• 20A: What 100 is to 2, in the base 10 (ANTILOG). Log10100 = 2, which means 102 = 100. Antilog is the opposite and answers the question 102 = ___. I don't think I've explained this so well, and I've probably only succeeded in confusing myself. Basically, this is one of those things everybody learns in Maths class in high school, and then never forgets because it's so useful for working out grocery bills!
  • 30A: Augur's concern (OMEN). I always get "augur" and "auger" confused in my head. An auger's concern is boring!
  • 35A: EMILY's list, e.g. (PAC) No idea again. A googling we go... Wikipedia explains all, I guess. US politics is not a strong point for me!
  • 79A: Arrowsmith's first wife (LEORA). Yet another one: Let's see "Arrowsmith" is apparently a novel by Sinclair Lewis, and the titular man is a brilliant doctor. That I haven't read this or any other Lewis novel probably qualifies me as a boor. Shrug.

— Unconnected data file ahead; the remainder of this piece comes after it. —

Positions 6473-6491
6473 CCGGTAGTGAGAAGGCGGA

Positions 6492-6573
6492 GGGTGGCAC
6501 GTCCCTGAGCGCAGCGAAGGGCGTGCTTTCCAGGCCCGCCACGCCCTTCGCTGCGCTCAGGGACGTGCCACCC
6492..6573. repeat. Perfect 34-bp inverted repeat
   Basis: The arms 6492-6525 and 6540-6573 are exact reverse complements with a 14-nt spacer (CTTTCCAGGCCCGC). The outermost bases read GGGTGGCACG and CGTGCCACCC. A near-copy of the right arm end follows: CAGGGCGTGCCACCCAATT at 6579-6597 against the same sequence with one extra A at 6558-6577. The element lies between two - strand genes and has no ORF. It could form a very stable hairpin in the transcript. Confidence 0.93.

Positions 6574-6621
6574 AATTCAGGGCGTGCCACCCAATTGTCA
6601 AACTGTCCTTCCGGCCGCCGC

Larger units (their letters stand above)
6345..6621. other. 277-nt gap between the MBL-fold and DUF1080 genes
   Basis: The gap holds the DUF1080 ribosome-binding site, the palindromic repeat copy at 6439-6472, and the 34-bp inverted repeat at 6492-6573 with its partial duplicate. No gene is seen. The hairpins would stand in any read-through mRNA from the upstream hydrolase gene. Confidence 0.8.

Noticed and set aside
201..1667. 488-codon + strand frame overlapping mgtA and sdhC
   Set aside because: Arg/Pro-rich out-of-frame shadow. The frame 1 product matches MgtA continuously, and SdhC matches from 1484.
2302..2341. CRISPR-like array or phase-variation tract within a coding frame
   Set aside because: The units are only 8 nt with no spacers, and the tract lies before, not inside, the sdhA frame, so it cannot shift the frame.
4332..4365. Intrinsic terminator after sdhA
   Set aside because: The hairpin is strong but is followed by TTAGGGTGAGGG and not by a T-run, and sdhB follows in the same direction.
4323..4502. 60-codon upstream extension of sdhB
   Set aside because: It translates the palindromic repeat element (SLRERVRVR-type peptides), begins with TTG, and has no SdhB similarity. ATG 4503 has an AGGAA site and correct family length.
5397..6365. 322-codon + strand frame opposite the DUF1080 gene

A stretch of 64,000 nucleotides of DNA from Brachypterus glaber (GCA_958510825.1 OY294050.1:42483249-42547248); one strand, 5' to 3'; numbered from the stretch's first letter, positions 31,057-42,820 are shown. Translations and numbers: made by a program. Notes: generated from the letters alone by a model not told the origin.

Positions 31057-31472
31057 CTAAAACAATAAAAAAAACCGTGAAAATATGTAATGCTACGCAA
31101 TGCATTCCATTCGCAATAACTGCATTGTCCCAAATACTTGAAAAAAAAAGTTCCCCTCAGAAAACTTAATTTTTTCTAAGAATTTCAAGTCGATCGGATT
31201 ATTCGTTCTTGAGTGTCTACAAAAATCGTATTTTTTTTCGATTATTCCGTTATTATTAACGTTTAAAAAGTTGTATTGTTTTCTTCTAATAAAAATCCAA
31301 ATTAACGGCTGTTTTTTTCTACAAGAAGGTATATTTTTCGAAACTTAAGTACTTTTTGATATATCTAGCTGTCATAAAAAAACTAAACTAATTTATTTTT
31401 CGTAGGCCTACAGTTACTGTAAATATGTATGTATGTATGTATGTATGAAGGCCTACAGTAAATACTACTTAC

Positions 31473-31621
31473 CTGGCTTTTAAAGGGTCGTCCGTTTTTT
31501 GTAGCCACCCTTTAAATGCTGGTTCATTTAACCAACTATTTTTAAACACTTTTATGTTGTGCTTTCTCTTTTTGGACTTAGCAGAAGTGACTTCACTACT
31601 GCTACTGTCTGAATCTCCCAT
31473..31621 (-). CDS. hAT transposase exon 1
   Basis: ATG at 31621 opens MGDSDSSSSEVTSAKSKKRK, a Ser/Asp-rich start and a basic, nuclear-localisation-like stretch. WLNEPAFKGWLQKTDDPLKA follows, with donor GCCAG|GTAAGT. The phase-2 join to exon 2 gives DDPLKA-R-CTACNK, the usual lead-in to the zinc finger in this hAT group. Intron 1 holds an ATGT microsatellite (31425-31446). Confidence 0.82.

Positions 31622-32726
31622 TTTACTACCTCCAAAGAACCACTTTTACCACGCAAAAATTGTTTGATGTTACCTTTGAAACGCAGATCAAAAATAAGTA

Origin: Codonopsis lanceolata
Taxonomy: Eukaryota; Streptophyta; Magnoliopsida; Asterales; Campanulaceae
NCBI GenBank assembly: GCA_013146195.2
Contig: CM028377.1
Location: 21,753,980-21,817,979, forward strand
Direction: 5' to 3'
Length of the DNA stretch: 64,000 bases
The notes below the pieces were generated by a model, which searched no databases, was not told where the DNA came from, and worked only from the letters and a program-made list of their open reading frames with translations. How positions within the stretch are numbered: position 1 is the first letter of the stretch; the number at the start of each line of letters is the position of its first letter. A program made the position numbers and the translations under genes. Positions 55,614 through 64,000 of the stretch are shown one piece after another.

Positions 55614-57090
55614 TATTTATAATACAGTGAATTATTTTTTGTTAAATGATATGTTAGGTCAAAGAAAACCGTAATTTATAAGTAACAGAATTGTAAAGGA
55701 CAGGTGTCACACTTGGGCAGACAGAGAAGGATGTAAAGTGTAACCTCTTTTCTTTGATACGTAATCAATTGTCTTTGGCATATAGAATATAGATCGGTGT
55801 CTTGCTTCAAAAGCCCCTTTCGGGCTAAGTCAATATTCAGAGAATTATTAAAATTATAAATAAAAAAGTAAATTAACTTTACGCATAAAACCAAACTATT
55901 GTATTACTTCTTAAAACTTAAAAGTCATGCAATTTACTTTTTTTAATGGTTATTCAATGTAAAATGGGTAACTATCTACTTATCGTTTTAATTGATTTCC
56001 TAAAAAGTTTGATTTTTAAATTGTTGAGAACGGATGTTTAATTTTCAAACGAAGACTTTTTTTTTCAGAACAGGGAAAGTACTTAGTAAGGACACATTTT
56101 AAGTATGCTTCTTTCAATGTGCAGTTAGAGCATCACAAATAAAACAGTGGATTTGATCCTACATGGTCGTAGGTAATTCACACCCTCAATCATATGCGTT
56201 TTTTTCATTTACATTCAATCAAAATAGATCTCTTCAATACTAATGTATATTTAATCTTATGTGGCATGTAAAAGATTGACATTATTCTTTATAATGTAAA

• 108A: "Typee" sequel (OMOO). While I'm on the subject of books I haven't read, has anyone here read this one? (and yes I have used it in a puzzle myself, I ask out of pure curiosity)
  • 10D: Tin Star wearers. (LAWMEN). "It's a great life. You risk your skin catchin' killers and the juries turn 'em loose so they can come back and shoot at ya again. If you're honest, you're poor your whole life, and in the end you wind up dyin' all alone on some dirty street. For what? For nothin'. For a tin star." A classic line from the film High Noon. I had to google it to get it, of course...
  • 11D: Home of Odysseus (ITHACA) is nearly symmetrically aligned with 106D: "Iliad" setting (TROY).
  • 13D: One may be used to bring down an elephant (DART GUN). Loaded with etorphine or succinyl choline, not sure what they use truth tell, a colourful entry nonetheless.
  • 37D: Public spectacle (SCENE).
  • 43D: NYC Theater District discount booth (TKTS). I wonder if any of our crossword tourists have been on a side-trip to Broadway?
  • 62D: Singer born Eithne Patricia Ni Bhraonain (ENYA). Boy does that Patricia look out place!
  • 71D: "___ you were the last one on earth!" (NOTIF). The clue goes all gender neutral, but still, what a way to colour up a partial!
  • 86D: Rec room scrape (RUG BURN). Great answer!
  • 93D: ___ pain (FEEL NO). Six-letter partial, what are you doing here? Oh, wait, it actually doesn't bother me. Does it bother you? Also, it does sort of go with rug burn: I feel no rug burn!
  • 110D: Thalassotherapy site (SPA). The "Thalasso-" part was completely superfluous for me, it appears to involve salt water.